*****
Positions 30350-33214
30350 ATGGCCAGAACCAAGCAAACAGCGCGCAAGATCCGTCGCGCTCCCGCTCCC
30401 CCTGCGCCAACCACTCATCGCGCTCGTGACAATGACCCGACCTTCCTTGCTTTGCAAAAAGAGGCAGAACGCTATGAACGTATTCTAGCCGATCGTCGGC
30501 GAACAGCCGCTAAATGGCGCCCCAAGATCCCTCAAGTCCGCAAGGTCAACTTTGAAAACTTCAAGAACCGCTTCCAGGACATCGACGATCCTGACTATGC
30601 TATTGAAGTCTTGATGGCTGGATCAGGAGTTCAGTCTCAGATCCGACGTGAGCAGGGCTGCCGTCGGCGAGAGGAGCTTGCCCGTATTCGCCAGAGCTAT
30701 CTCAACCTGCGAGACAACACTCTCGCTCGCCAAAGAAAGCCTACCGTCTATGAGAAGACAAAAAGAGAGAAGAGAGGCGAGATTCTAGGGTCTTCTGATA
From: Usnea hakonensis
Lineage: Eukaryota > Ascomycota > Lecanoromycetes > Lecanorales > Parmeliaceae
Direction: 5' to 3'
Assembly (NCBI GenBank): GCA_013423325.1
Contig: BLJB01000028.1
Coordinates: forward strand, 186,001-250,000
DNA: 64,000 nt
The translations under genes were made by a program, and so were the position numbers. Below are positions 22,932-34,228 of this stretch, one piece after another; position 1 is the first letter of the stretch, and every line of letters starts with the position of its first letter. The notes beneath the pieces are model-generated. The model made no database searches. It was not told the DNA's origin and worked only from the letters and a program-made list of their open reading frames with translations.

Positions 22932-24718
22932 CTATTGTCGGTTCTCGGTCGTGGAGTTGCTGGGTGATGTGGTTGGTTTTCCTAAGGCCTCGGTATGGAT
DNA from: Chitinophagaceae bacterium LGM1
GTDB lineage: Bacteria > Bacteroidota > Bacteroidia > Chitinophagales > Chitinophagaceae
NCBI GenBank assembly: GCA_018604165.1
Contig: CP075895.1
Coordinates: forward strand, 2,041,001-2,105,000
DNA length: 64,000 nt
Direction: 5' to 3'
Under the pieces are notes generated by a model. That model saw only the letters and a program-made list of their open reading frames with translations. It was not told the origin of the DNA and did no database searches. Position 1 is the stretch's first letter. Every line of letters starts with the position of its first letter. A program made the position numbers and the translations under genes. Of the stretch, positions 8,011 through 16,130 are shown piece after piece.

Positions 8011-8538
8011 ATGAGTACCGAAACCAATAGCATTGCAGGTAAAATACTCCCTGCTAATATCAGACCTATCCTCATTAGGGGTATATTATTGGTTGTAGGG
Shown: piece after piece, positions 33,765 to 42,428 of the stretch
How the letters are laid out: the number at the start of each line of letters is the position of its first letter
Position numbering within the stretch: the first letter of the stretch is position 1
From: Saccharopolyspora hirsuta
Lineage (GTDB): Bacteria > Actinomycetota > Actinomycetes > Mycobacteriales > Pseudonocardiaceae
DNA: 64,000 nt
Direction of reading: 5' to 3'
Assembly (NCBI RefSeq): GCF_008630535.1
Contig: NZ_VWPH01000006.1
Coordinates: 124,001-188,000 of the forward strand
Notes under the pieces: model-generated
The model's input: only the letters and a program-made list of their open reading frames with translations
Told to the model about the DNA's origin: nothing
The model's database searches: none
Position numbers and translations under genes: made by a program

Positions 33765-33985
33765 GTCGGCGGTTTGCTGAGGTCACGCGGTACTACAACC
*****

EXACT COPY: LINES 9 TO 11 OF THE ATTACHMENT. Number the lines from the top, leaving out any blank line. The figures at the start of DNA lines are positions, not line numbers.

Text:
Direction: 5' to 3'
Assembly (NCBI GenBank): GCA_013423325.1
Contig: BLJB01000028.1